Here is a photo from up in the Santa Cruz Mountains this afternoon. This is taken on Alder Springs Trail, which is just lovely this time of year. The grass is drying but some trees are still blooming and the whole landscape just had a nice warm, but complete, palette of colors. I've tried to capture that here. I think my favorite part of this photo is the lone tree on the hillside in the middle-ground. It seems to be calling for attention but being forgotten at the same time. I get questions about my Photoshop workflow sometimes, so I've decided to start attaching it in these posts from time to time, in case some might find it useful. We'll see how I like doing that.
Four image blend. Each photo adjusted in Raw with the following parameters: ProPhoto RGB, 16 bit White balance: cloudy; Blacks: 3; Vibrance: +15; Contrast: linear (all else default)
Photomerge, cylindrical (cylindrical, spherical, auto, and perspective were each tried, to see which got the best results). Crop. Some corners are blank due to the bending of the images.
Fill in blank corners with clone stamp. The top right corner (empty sky) is hardest to fill in, due to the gradient in color in the sky. Fill this in by first clone stamp (rudimentary), then healing brush, then select area, add noise (gaussian, 1%), then gaussian blur. This gives good, smooth result.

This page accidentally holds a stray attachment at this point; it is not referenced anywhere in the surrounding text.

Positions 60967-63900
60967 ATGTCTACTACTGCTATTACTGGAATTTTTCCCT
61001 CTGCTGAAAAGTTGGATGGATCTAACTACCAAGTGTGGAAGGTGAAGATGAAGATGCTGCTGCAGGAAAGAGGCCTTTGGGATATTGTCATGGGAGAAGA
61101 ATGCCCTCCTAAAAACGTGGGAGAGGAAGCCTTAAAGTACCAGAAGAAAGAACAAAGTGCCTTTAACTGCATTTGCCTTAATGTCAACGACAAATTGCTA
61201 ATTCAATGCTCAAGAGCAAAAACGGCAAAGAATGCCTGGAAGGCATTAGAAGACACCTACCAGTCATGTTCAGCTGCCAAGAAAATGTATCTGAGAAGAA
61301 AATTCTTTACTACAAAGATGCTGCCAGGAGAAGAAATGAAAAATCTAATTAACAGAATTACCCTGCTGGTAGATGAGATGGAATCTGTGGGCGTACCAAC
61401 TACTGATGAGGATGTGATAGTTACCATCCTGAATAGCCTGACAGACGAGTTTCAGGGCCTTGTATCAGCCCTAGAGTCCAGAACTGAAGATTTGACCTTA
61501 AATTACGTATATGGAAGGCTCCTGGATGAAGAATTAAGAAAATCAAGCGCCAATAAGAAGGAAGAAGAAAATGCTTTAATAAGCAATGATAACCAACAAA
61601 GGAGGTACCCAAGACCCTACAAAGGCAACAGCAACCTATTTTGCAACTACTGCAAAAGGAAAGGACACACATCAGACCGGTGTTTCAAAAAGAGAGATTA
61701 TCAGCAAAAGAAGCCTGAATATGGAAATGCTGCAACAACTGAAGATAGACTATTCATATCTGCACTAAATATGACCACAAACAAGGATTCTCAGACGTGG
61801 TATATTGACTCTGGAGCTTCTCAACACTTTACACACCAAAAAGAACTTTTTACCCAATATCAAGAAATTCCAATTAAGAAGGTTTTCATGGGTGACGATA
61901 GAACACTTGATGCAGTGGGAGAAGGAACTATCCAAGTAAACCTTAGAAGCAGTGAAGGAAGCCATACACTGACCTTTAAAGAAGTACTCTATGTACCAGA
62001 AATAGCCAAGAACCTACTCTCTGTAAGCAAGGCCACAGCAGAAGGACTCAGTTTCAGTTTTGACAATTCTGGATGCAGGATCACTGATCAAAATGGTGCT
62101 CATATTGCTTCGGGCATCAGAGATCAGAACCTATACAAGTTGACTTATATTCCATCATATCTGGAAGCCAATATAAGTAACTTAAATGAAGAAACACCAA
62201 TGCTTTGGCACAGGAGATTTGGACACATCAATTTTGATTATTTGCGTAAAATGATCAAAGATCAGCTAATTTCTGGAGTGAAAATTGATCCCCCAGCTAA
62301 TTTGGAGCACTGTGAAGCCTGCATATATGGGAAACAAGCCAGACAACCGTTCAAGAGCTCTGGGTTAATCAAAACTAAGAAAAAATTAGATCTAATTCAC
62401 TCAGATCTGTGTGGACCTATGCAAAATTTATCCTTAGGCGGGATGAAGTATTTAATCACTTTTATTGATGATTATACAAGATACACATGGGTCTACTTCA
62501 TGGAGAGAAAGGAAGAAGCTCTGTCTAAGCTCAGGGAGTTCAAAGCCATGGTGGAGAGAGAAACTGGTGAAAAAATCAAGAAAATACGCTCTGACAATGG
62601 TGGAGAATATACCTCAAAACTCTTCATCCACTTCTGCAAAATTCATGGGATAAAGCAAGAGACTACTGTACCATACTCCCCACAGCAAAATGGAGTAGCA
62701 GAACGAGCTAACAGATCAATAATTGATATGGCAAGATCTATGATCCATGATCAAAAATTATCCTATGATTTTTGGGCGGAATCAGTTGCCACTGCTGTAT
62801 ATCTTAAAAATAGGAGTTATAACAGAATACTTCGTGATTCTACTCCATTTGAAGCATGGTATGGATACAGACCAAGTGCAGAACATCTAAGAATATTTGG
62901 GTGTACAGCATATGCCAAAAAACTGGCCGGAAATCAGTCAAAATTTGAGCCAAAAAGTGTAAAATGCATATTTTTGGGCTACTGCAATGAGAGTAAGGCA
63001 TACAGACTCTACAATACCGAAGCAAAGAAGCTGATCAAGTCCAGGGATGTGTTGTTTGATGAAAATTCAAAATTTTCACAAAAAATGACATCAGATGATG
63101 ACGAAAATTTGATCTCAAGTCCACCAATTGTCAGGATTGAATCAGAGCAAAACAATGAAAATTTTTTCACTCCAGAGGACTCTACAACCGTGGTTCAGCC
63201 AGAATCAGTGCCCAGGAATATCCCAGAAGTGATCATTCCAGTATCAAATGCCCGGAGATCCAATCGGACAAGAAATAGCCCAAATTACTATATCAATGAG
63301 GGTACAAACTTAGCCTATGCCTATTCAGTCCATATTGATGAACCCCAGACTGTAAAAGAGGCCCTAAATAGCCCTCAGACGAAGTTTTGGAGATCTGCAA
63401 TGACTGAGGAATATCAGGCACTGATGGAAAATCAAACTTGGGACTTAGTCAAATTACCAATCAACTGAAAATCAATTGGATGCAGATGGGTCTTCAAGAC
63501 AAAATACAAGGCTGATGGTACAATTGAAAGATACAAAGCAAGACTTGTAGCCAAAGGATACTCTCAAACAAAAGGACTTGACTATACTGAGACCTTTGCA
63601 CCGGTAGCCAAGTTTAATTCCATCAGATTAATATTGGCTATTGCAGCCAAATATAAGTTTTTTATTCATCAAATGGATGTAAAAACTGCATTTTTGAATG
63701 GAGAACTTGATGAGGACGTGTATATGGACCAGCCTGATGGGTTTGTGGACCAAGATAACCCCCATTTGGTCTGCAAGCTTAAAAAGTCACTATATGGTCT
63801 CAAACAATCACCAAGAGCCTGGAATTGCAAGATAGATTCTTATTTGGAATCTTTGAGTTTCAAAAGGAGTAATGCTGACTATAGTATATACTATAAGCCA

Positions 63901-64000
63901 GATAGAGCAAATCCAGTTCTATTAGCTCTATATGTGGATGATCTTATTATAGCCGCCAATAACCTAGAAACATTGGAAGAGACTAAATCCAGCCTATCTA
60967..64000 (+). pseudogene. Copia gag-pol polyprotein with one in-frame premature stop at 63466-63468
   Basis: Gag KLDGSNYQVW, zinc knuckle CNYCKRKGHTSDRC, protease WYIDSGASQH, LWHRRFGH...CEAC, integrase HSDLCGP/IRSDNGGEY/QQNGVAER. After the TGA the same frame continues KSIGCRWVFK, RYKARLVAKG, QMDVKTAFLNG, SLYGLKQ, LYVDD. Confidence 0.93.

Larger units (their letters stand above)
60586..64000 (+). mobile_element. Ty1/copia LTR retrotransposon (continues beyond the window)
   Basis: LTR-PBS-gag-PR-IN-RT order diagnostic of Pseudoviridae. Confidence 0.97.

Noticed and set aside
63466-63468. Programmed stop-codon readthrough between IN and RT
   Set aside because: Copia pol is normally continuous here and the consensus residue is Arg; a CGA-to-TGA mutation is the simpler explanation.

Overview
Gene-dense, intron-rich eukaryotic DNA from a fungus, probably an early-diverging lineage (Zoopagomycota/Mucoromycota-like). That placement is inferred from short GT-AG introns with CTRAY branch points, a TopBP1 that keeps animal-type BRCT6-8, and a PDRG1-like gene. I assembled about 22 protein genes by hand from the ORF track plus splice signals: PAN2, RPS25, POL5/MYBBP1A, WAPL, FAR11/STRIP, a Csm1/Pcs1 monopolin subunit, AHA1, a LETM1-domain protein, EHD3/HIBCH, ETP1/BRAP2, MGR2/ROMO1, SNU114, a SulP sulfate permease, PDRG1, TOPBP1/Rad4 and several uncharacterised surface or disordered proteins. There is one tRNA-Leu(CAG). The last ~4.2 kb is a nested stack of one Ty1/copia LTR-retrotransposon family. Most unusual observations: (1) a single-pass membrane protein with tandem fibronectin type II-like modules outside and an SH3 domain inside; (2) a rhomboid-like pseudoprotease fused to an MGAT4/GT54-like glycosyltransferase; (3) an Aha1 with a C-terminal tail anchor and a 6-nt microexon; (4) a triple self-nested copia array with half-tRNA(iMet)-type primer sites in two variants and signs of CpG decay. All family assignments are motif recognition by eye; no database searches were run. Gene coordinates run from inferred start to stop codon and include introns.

Duplicate layer. One will be for sky, one for foreground.
curves adjustment layer: darken and pop with s-curve
shadow/highlights to bring down highlight: shadows: 0%, highlights: 4% (this is a destructive tool but I find sometimes using the same raw exposure is worth it, even if one must use this tool)
match color: luminance: 110, intensity: 105
levels adjustment layer: squeeze blacks and whites inwards slightly
photo filter adjustment layer: warming (81), 10%, do not preserve luminosity
lasso tool: select bottom right portion of sky, which has gotten too bright
curves: bring this portion back to correct brightness
brightness adjustment layer: -4 (whole sky looks too bright... this simple tool often works well for bringing brightness down uniformly)
layer -> layer mask: paint mask to only reveal the sky portion of this image
levels adjustment layer: brighten up the highlights in the grass
curves adjustment layer: add some general, low-level contrast with a nice s-curve
match color: luminance: 110, intensity: 120
Burn: get rid of a halo that has developed around the trees in the sky (range: highlights, exposure: 14%)
At this point, the image is almost finished, but I feel like it has gotten too warm on me (this happens to me often). I sometimes rectify this in the following way:
on new layer: auto color, auto tone (it is now cooler)
Opacity: 22% (a compromise, as the warmth I love is often too much)
That's it! The rest is just shrinking and sharpening for web.